The Best Advice
According to DJ Xclusive City, eating healthy and working out is another good way to get through the lockdown as well. “Beyond all that, the best advice is really just to take good care of yourself. Eat healthily, get plenty of fresh air and exercise – and whatever you do, try to do your best to ease up your intake of drugs and/or alcohol. It’s easy for boredom to set in during lockdown, and for temptation to follow in its wake. But if you are experiencing problems with anxiety or depression, drink and drugs are only likely to make it worse in the long term, particularly if used to excess,” he said.
“Lastly, if you are struggling – talk to someone. Thankfully society’s attitudes towards mental health have come on in leaps and bounds in the past 10-20 years, particularly – in our industry – since the tragic death of Avicii and many others. So if you’re suffering, don’t suffer in silence. There’s a list of organisations that can help out there and all you have to do is reach out,” he says.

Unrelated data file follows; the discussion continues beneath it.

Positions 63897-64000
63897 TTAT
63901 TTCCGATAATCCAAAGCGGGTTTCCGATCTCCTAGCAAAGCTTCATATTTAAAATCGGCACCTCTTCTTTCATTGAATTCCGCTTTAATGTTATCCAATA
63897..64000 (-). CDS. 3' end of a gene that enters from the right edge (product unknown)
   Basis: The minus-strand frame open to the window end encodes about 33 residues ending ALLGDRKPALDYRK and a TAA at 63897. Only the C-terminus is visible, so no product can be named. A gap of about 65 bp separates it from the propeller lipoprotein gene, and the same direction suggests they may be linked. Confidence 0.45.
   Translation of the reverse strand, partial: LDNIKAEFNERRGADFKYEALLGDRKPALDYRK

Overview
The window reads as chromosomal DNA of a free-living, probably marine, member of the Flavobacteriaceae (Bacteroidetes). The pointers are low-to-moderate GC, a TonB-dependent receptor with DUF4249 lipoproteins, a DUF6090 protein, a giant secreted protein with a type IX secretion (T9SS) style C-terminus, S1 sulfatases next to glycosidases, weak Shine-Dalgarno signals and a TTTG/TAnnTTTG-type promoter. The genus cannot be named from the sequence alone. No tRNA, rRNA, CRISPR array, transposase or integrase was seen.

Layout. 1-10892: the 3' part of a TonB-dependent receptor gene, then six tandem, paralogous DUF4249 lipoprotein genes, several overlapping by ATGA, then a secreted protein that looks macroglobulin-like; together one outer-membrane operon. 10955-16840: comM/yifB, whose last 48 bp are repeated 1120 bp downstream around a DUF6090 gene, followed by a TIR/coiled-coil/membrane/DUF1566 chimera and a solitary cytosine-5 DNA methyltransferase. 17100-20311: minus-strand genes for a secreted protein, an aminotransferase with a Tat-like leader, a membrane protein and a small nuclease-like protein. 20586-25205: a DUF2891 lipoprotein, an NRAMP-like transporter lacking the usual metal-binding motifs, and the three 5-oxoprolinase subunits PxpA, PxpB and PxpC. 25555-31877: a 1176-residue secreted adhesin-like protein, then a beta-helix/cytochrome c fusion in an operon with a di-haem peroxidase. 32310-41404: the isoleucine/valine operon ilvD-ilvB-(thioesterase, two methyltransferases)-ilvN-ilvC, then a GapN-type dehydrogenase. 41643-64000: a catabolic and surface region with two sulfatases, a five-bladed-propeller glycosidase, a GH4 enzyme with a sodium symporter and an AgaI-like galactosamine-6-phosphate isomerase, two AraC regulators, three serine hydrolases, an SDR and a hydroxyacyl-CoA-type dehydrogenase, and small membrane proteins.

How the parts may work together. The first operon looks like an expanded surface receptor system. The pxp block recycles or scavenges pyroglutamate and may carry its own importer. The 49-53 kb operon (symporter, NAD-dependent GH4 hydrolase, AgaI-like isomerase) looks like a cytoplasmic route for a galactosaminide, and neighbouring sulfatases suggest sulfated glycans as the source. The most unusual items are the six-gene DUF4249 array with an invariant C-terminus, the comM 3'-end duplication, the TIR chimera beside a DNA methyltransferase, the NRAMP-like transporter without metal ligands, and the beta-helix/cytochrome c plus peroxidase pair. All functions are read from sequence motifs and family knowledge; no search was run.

“Otherwise, just try and stay positive. As I said before, the world’s going to be a very different place after lockdown, so just find your inner peace and try not to get wound up by it all. As a great man once said: this, too, shall pass… I can’t remember his name though (Laughs),” he explains.
If you’re worried about your mental health, agencies that can help include:
SAMHSA Treatment Referral Helpline
National Helpline treatment referral and information service:
Suicide Prevention Hotline: